and discussed me, and thought I might just do

kitesandeater

Senior Member
Spanish
No idea of what does this thread mean:confused:. Would you please explain? Thank you.


“For once in my life I’ll thank you to leave me alone. I‘ll thank your mother too. For twelve years you’ve trained me and tortured me, and I’ll stand it no more. Do you think I’m a fool? Do you think I never felt? Ah! When I came to your house a poor young bride, how you all looked me over– never a kind word– and discussed me, and thought I might just do; and your mother corrected me, and your sister snubbed me, and you said funny things about me to show how clever you were!
 
  • Uncle Jack

    Senior Member
    British English
    You should say where the quote comes from (Where Angels Fear to Tread, by EM Forster (1905)).

    "Thought I might just do" means that you thought I was probably just about acceptable as the wife of a son in your family.
     
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    kitesandeater

    Senior Member
    Spanish
    You should say where the quote comes from (Where Angels Fear to Tread, by EM Forster (1905)).
    Yes, you are right! it comes from Where Angels Fear to Tread, by EM Forster (1905)

    They looked her over and talked about her, and decided that she might (barely) be acceptable.
    Great!:eek:
    "do" here means be adequate, be fine for a purpose.
    Great:eek:
    "Thought I might just do" means that you thought I was probably just about acceptable as a wife for the son of your family..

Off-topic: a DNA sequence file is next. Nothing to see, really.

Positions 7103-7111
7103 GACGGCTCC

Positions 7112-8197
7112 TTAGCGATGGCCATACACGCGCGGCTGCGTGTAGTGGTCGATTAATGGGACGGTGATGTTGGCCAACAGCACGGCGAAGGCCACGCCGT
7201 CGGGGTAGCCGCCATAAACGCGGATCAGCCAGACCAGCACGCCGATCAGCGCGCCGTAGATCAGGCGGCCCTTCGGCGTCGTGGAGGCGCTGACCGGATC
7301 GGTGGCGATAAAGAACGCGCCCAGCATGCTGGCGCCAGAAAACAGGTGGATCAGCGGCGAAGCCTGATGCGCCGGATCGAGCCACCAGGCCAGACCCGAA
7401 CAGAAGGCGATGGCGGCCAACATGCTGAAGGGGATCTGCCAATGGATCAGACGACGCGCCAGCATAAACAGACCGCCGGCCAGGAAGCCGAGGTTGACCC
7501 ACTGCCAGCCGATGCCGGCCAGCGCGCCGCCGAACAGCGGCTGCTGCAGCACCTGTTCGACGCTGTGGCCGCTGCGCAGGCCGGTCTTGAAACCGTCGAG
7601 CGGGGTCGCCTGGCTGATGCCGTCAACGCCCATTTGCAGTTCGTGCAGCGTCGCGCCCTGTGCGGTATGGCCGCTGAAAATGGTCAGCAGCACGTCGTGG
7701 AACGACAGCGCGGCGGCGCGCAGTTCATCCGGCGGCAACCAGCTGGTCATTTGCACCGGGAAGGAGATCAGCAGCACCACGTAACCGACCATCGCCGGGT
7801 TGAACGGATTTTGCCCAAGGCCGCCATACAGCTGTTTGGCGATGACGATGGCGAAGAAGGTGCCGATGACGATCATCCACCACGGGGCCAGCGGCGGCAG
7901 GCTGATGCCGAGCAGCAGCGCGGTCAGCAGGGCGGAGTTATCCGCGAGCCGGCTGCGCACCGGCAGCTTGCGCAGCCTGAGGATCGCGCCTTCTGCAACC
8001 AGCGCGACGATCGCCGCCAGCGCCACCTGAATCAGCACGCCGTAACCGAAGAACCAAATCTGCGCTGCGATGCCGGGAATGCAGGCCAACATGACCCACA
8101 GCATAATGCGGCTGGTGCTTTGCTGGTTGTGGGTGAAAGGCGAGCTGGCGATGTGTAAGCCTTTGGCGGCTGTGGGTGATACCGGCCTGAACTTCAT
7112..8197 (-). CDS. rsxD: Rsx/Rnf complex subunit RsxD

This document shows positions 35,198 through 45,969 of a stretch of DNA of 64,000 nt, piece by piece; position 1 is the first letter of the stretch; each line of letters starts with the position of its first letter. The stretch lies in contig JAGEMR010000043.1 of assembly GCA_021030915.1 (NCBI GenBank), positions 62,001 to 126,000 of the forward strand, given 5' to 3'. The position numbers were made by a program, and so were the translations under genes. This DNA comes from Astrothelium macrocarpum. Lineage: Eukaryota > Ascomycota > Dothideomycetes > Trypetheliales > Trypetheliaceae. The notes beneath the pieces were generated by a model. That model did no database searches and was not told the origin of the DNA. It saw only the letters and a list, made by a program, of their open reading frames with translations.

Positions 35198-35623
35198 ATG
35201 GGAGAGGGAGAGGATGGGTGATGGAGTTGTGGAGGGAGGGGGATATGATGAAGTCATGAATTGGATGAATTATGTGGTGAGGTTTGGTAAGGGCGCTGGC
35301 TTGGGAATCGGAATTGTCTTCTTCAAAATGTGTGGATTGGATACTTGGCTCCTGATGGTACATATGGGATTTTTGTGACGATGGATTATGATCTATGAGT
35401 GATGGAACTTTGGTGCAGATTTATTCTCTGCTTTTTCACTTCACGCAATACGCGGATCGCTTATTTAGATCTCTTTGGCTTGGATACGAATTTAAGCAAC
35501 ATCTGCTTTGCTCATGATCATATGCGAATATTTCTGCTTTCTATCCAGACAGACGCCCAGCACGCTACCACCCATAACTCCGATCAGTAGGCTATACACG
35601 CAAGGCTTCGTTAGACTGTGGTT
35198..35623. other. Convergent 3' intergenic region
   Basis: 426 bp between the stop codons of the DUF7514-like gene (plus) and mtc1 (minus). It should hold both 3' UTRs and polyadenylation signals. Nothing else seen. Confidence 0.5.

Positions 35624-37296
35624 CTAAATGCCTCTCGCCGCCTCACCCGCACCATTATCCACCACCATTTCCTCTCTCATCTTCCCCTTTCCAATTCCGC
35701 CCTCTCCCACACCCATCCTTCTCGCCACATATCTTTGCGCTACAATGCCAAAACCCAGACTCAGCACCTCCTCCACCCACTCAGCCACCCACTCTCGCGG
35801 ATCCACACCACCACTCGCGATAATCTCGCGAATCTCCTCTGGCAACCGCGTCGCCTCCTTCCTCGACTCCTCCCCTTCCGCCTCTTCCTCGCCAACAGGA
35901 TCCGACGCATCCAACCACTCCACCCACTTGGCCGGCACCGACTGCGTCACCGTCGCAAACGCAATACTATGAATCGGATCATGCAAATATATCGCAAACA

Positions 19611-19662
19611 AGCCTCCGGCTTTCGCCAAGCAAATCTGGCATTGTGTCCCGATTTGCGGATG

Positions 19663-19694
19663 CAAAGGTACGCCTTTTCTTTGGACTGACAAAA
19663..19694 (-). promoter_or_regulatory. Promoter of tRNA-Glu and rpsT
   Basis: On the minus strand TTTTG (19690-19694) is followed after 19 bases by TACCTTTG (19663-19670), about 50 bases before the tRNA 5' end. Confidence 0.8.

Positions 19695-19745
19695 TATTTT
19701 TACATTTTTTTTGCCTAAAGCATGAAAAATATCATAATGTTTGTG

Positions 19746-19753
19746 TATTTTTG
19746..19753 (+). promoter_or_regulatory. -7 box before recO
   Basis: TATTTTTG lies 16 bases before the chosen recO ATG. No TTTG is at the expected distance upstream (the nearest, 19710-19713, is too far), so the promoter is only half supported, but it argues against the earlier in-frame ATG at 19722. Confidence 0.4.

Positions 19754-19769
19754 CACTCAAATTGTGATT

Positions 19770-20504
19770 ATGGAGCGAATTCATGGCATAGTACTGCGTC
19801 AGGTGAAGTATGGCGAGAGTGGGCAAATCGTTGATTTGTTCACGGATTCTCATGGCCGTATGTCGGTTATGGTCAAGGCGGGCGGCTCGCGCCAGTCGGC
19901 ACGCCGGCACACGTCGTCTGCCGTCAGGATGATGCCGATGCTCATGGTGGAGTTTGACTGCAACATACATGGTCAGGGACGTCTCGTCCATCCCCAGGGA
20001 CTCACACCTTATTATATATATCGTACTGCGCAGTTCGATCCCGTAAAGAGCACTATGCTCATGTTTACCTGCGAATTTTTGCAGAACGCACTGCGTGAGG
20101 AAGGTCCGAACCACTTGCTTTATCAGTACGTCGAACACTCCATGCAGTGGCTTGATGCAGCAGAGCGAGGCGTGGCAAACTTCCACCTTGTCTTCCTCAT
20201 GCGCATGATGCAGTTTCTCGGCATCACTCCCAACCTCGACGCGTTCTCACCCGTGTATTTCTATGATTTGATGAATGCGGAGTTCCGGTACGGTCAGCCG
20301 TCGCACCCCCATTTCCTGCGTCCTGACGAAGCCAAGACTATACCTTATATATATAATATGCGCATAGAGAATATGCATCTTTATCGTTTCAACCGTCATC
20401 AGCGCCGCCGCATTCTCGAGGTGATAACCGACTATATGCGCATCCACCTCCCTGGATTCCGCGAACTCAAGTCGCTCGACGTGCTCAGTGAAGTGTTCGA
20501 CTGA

Great!:eek:

    So, let me put it like this [in a more easy way for me, as Spanish, i.e. not an English native].
    and [you all] discussed me, and thought I might just do

    "and you all talked about me [in my presence] and decided that I miiiiight [barely] be good for [in this case, marrying my fiancé"

    The Newt, handsomechuck, Uncle Jack: Is my attempt acceptable? Thank you.

    So, let me put it like this [in a more easy way for me, as Spanish, i.e. not an English native].
    and [you all] discussed me, and thought I might just do

    "and you all talked about me [in my presence] and decided that I miiiiight [barely] be good for [in this case, marrying my fiancé"
     
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    Uncle Jack

    Senior Member
    British English
    and you all talked about me [in my presence]
    It isn't clear from the quote whether the discussion was in her presence or not. She could have surmised that they discussed her, rather than actually heard them discussing her.
    and decided that I miiiiight [barely] be good for [in this case, marrying my fiancé"
    I think you need "good enough", rather than just "good". "Good enough" is better followed by a to-infinitive rather than a preposition and gerund ("good enough to marry..."). Also, the key thing is that her fiancé is a member of the family.
     
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